Since chickens will often keel over and die from a heart attack after a stressful situation, I fully expected her to be gone by the end of the day. Surprisingly, however, after 15 minutes or so in a near-comatose state, she stood up, stretched, ascertained that the executioner was NOT nearby, and ran out of the coop as if nothing had happened.

While the hawk terrifies my chickens and could destroy them, he is not really a nuisance to me. I often see him at the back of our property when I am riding, and he never fails to inspire awe. He is magnificent. Just having the opportunity to see something like that is one of the reasons I love where we live.

But there is no denying the fact that he is a real menace to the chickens. They are not equipped to deal with him. They would literally rather die than confront him. They cannot see the beauty and power that he holds. They will never soar where he does.

Ah – of course there is a lesson in all this. When the raptor of success comes knocking at your door (and it will, if you give it half a chance and put yourself in a position to encounter it), will you be inspired to reach within yourself and rise to new heights? Or will you cower in a corner, give up without fighting, and wait for the end to come?

I once did a book edit that ended up becoming a total rewrite because of such a raptor. The original writer was so impossible to reach, I dubbed him He Who Will Not Call. His representatives informed those of us working on the book that Himself simply could not be burdened with any more work at this time. He was going through a Difficult Period. He was Very Busy. He was indisposed.

Things got so bad, the publisher was forced to send all communications via certified mail just to verify that HWWNC received the materials.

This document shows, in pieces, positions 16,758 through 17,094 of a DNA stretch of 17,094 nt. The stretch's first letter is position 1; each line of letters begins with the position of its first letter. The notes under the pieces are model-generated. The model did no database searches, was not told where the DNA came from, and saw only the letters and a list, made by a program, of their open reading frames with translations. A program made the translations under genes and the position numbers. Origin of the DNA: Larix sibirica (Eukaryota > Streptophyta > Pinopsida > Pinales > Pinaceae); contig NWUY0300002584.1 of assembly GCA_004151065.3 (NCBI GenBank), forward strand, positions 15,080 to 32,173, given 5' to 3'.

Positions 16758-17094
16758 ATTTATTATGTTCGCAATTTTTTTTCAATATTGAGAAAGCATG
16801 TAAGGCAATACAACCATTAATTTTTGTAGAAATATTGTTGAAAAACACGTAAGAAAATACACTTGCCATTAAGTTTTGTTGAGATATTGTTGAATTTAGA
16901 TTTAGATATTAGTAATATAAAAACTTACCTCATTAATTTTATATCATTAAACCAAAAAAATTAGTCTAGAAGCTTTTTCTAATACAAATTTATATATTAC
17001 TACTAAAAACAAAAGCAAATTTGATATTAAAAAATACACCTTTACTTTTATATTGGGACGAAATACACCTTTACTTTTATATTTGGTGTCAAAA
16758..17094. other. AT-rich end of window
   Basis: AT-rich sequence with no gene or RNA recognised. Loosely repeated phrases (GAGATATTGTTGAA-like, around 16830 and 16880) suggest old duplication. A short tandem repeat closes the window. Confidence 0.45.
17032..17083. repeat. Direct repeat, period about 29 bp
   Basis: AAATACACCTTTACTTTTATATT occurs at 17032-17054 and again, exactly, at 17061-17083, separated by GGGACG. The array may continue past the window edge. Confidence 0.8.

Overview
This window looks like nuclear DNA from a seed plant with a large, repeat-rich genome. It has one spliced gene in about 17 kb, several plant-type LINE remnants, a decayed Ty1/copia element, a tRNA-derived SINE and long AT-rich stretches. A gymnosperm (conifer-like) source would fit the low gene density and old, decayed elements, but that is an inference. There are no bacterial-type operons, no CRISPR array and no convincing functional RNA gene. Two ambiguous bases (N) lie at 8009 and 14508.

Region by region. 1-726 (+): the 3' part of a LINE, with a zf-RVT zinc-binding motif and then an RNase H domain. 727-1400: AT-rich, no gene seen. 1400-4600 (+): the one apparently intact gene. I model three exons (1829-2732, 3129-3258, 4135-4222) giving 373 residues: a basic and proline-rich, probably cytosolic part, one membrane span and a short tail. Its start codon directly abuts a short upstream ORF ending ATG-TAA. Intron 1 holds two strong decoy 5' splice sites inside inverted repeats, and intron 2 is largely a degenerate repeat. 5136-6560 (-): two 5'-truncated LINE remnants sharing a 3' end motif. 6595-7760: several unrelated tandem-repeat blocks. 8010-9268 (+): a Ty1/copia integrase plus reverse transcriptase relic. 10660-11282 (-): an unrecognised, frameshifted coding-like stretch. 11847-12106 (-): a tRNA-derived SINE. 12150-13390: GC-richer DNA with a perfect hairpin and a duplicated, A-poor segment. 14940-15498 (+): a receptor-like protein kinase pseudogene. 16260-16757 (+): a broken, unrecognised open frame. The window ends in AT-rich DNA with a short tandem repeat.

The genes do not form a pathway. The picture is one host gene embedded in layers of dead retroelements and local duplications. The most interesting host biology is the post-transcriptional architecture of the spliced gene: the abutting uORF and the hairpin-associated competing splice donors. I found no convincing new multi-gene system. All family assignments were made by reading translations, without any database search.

If I stay here, it will all just go away...
Regardless of whatever reason for why He couldn't respond to my content questions, all I could see was that giant hawk circling overhead. If HWWNC would have seized the opportunity to rise to the challenge, the manuscript could have been completed in a matter of weeks. (As it was, it took months. Many, many months.) Himself’s part would have been finished. All he would have had to do would be to wait for the royalty checks to arrive.

Instead, however, he probably only saw the amount of work still to be done. And since he had never written a book before, the task must have looked as daunting as an Araucana hen fighting off a bird of prey. So he chose to give up – to cower in a corner in the coop and pray for a swift end, so we'd all stop bothering him with editorial questions.

There’s a lesson here, and it’s an important one. When you agree to tackle a new project – something you’ve never done before… something that scares you… something that will force you to learn new things in order to finish it -- decide at the outset how you will face the inevitable challenges that arise.

Will you crawl into a hole and refuse to come out until all possibilities of success have passed, thus making your fear of failure a self-fulfilling prophecy? Or will you find a way to find the strength to leave the confines of the comfortable behind you and soar toward success?

Happy flying…